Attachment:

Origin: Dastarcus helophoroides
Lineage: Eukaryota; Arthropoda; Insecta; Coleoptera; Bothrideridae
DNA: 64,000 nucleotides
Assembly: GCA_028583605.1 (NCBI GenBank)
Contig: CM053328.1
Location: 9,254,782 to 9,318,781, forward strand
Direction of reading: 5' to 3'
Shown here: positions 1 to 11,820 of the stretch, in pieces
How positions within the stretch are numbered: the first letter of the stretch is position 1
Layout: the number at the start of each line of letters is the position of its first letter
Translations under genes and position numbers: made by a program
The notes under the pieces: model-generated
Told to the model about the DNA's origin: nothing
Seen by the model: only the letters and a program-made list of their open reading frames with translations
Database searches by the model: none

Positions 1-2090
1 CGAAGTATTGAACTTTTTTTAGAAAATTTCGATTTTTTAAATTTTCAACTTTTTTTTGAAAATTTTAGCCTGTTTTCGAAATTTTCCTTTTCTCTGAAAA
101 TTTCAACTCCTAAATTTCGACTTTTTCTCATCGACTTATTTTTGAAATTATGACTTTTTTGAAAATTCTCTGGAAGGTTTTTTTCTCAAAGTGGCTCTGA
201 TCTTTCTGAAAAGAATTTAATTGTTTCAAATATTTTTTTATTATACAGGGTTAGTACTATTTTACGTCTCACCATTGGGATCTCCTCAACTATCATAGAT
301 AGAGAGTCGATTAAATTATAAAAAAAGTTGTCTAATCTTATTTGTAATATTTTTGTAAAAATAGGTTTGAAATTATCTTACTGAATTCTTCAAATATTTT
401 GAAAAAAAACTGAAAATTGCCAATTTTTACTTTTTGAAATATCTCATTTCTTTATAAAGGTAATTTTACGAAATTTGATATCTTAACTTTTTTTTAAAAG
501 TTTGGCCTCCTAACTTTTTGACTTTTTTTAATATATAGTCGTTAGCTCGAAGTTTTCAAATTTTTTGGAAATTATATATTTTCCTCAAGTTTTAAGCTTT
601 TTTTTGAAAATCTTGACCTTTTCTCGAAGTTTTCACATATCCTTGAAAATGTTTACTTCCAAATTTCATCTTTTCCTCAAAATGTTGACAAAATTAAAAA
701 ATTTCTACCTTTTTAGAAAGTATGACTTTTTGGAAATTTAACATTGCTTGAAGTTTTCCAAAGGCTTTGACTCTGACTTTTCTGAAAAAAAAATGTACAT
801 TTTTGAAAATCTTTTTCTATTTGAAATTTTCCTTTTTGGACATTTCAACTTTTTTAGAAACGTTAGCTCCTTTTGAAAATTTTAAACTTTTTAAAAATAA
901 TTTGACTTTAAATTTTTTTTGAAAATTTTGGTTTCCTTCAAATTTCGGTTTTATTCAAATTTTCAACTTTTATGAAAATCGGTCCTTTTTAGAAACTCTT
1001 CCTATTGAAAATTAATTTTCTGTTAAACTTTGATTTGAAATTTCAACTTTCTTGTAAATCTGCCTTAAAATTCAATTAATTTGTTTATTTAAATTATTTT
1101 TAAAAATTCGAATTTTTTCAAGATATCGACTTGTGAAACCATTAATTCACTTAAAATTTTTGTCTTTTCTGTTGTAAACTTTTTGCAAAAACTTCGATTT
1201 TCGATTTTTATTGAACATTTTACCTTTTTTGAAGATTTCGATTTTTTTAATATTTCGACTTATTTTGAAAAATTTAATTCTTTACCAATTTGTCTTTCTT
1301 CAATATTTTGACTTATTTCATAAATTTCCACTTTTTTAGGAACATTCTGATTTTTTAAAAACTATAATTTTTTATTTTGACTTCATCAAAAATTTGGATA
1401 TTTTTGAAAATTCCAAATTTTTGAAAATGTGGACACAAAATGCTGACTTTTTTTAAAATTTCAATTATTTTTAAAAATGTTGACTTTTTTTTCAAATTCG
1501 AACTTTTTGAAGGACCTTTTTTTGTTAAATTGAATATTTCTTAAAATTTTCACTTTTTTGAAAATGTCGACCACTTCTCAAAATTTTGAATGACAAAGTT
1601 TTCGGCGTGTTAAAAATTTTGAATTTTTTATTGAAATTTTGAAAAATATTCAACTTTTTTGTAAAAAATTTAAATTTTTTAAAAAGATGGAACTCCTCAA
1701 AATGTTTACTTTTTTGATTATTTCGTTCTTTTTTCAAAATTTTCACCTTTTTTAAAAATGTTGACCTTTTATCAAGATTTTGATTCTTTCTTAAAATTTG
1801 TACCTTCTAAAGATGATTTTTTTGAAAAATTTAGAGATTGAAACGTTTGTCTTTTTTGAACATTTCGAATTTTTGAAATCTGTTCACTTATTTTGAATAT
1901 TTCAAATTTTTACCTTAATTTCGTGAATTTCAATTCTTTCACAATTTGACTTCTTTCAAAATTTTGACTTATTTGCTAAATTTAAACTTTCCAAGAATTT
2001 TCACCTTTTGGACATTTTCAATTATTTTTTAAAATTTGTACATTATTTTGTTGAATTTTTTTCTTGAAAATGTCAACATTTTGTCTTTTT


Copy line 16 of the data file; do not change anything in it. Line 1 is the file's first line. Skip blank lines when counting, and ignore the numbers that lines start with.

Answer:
Positions 1-2090